The original Kick-Ass is one of those masterpieces that, though ubiquitous, wasn’t quite the smash hit that it should have been. It was one of the best movies of 2010 and is safe as #8 in my personal top ten superhero hierarchy of all time.
Jean-Luc Godard had a saying: “The best way to critique a movie is to make another movie.” That right there is the magic behind Kick-Ass. The film functions as an absurdist parody of the superhero filmography, using basic low-budget technical filmmaking to show that superheroes in the real world are mostly just idiots in costumes. If they tried any crime-stopping antics, they’d probably get what happened to Kick-Ass himself in the beginning of the film (stabbed and hit by a car for those who don’t remember). And if there ever was a vigilante capable of superhero-like deeds, there’s a good chance that person would be a little…insane. It even functions as a lesson as to how Hollywood glorifies and treats the superhero – overly dramatizing his story while showing off his look, but if Christian Bale ever put on the Batsuit he wore in the Nolan movies, he’d look ridiculous…and not just because that suit was the worst thing in those films. But Kick-Ass manages to do all that while also just being a really good and highly entertaining movie.
So how’s the sequel?
Directed by Jeff Wadlow, Kick-Ass 2 is a movie where the mistakes it makes and the places where it trips up or falls shy of the excellence of the first film are plentiful enough to earn the movie a negative review from a snooty critic who wants to prove how smart and observant he is, and, if present in another movie, would more than likely sink that film to below-par levels. But it just doesn’t do that here.
It’s true that Dave and Mindy spend most of the film going back and forth on their commitments to super-heroism (to the point that they’re almost starring in two separate movies) until the threat of the bad guy calls. It’s also true that there are one or two troubling scenes that exist mostly to take the plot for a turn, one of which involves a character (played by a certain actor that will make every Game of Thrones fan go nuts) that we unfortunately never see again. It’s true that Katie is gone from the movie save for a single scene at the beginning that serves to show us that she and Dave are no longer together. And there isn’t anyone quite up to the task of replacing Nicholas Cage’s Big Daddy.
Kick-Ass 2 sets out to continue the same joke that the first movie did, more from Mark Millar’s comic book in order to do it. There are a lot of characters in this film, but it doesn’t feel particularly clunky or overbearing. The film lacks the subtlety of the first film, where the comedic bits (like the opening superhero gag or Hit Girl committing mass genocide in that apartment) functioned as surprise moments. This time, the humor is more raunchy and blunt – being more about topping itself. Does it work? Mostly, yes. Jim Carrey definitely pulls out all the stops for the short time he has in the movie to play the gun-fetishistic Colonel Stars & Stripes, whose personality is a combination of Rorschach and Captain America (and when you see the movie, you’ll be wondering just what the heck he was thinking when he started complaining about the violence in reference to Sandy Hook). Christopher Mintz-Plasse is playing a very different Chris D’Amico from the first film but grows into his role as the supervillain “The Mother F***er” quite well, even if his coolest henchman isn’t quite as funny as the black guy with the bazooka.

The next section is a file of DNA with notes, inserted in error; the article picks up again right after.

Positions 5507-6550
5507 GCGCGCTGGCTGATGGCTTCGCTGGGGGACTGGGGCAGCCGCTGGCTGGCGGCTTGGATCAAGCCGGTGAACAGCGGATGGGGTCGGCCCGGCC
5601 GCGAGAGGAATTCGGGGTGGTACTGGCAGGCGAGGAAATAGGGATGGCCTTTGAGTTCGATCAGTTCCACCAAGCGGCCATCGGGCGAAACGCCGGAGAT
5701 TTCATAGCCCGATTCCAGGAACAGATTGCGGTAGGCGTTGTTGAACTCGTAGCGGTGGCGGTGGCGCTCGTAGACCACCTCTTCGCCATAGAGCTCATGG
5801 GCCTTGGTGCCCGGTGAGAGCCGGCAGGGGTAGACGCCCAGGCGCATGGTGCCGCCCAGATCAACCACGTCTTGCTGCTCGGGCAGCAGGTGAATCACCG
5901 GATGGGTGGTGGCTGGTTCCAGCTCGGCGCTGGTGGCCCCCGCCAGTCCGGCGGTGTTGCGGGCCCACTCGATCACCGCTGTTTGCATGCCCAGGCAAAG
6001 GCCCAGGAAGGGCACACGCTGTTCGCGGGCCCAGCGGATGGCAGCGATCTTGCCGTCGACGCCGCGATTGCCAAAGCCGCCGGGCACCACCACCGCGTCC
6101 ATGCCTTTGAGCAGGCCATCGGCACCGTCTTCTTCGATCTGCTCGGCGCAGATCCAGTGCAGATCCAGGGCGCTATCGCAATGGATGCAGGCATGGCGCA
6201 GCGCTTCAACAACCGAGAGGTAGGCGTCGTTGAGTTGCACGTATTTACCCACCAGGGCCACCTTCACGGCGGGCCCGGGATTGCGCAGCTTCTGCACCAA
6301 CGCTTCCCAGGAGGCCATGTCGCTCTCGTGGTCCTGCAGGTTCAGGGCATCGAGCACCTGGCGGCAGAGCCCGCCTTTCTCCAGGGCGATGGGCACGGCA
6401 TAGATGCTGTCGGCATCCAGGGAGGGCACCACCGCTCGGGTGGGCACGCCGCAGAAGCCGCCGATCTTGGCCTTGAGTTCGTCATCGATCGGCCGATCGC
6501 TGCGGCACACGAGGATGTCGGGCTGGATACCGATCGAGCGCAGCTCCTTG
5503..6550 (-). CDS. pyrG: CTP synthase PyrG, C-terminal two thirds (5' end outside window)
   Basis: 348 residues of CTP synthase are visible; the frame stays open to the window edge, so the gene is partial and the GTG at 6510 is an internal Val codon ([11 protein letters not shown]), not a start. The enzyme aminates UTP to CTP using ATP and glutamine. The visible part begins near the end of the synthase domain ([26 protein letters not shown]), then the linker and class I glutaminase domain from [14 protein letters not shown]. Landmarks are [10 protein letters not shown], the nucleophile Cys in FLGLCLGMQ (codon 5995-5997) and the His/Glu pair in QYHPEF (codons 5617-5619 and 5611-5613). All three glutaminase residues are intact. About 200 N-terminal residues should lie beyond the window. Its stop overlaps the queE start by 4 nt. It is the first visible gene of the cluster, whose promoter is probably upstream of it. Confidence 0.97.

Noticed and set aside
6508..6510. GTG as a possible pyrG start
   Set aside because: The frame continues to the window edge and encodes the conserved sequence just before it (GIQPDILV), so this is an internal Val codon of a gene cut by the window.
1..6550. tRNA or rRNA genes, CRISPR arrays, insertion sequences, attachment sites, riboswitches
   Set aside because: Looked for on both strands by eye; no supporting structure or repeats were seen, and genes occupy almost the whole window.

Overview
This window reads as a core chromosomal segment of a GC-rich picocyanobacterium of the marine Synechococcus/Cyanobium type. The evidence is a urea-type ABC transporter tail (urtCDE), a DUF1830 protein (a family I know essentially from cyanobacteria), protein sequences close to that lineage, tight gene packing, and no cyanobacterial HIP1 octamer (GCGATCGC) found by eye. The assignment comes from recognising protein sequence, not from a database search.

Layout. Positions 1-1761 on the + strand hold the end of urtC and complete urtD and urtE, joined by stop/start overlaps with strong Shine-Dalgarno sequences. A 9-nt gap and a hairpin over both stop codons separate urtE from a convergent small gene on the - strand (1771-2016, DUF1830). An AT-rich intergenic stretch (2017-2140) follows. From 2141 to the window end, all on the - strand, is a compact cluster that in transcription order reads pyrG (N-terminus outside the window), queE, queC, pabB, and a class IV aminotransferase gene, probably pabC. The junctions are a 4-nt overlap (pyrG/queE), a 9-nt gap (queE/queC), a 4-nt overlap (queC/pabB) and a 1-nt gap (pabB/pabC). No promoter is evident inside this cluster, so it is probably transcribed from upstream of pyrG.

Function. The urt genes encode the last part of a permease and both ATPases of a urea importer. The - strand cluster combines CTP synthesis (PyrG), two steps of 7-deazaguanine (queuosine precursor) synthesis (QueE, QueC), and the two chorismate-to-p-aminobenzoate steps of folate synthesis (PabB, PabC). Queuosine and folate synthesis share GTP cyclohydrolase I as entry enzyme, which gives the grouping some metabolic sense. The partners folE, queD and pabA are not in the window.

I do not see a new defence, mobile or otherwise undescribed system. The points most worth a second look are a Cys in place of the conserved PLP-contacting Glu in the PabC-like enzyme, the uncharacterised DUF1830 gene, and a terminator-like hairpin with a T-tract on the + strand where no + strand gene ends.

Unfortunately, the film – particularly Mindy’s arc is undercut by the lack of Nicolas Cage as Big Daddy, and there’s really no way around that. What they come up with her works, but not spectacularly. Dave is eager to try and do more good for his city, as is Mindy Macready until she is talked into giving it up by her new adoptive father in favor of having the normal life that she never got with her real dad. Unfortunately for her, a normal life in high school for a girl like her is Mean Girls but with a way funnier resolution. She can’t shake who she really is, busting out her martial arts when she’s asked to dance in a performance that gets her a standing ovation. But she isn’t sure that she wants to be a superhero again until everyone needs her back. Yes – her arc is basically the classic superhero second movie with her struggling to find that balance between the two worlds that she’s created for herself. Dave, on the other hand, is getting the hang of the superhero business, finding others just like him, and living it up when the villains make their move and he’s over his head again.
These are stories you’ve seen before, but the characters are still themselves and they’re still a lot of fun to watch. Otherwise, it has the majority of what worked in the first movie still going for it – including an action scene that taught me that Wadlow is a big fan of Indiana Jones. This isn’t a sequel that’s looking to redefine what Kick-Ass ultimately “is” or use the first film as a jumping point to take the story in an entirely different and fresh direction. It’s just a really fun action movie in an otherwise lame summer that you’re likely to look back on with a smile.
And for those wondering, given what happened in this movie, there probably won’t be a Kick-Ass 3. Take from that what you will.
The Good: The violence, the language, Chloe Moretz, the ending (which I think is actually good enough to save the film).
The Bad: It’s nothing you haven’t seen before.
The Ugly: Matthew Vaughn’s direction and understanding of using comedy for character development and using such characters to make an entertaining film that is also serious about something is missing here. And ultimately that’s why it doesn’t measure up to the first even if it’s an enjoyable film.
The first Kick-Ass is a film that never needed nor asked for a sequel, but given what they came out with, it could have done a whole lot worse.